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ARPA-E Funding Lightweight Materials for Greener Automobiles

ARPA-E Funding to Extract Magnesium from Seawater
ARPA-E Funding to Extract Magnesium from Seawater

The US Department of Energy’s [DOE] Advanced Research Projects Agency – Energy [ARPA-E] has made funding available for many projects that could revolutionize energy, and how we use it.

Some of that ARPA-E funding has gone to wind turbines, electric-vehicle battery research, solar power systems, and even geothermal energy projects, among many others.

This week, ARPA-E funding has gone to a couple of projects that could change the way automobiles are made. Ever think that you would see an automobile come out of the sea, except for James Bond’s Lotus Esprit submarine car in The Spy Who Loved Me? The first program is called METALS [Modern Electro-Thermochemical Advancements for Light-metal Systems], focused on the extraction of lightweight materials for the automobile industry. One major problem with fuel economy is weight. Heavier vehicles are safer, but also use more fuel, which is why automakers have been exploring the use of lightweight metals to maintain strength while reducing weight. Aluminum, titanium, and magnesium have all been found to fit the bill, nicely, lightweight and strong, but also expensive.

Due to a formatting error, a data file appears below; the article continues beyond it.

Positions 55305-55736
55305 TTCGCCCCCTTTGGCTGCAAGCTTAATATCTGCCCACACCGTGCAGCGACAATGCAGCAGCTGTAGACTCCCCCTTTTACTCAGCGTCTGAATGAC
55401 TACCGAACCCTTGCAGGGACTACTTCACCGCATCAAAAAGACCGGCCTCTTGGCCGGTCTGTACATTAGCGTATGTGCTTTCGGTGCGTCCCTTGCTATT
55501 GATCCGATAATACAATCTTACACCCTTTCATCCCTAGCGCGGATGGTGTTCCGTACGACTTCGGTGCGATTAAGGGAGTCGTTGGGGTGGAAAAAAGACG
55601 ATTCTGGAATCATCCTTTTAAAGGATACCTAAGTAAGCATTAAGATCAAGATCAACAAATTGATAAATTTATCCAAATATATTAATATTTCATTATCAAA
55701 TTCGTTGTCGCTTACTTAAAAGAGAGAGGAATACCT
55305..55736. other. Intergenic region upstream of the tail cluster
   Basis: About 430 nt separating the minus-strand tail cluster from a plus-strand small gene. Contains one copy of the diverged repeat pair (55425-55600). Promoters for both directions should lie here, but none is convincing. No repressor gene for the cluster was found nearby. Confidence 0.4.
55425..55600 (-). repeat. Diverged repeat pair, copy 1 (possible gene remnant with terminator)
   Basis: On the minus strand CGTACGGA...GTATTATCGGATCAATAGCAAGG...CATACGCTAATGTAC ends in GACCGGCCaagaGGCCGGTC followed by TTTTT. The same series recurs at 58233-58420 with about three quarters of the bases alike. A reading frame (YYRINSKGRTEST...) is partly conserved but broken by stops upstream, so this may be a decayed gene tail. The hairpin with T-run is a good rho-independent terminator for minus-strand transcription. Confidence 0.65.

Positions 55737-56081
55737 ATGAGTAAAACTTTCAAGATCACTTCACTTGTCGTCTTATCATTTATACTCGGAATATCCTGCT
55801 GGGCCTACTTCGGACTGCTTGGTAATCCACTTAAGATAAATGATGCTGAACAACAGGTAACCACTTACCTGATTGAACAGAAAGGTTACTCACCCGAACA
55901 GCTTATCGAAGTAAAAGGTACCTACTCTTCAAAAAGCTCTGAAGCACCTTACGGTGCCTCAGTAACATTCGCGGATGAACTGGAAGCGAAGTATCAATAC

One METALS-program funding recipient, Pacific Northwest National Laboratory [PNNL], seeks to source these lightweight metals from seawater using a process under the heading, “Catalyzed Organo-Metathetical Process for Magnesium Production from Seawater.” Magnesium salt is extracted from seawater, which is then converted into magnesium. The process could lower the cost of magnesium, about 700% more expensive than steel, and bring magnesium production back to the US. The new method is also less energy-intense, due to lower temperatures used during the reaction, reducing carbon dioxide emissions in another way. Cave Western Reserve University has also received funding for a similar process to manufacture titanium from converted titanium salts extracted from seawater.

Photo credit: Paul’s Lab Foter CC BY-NC-SA

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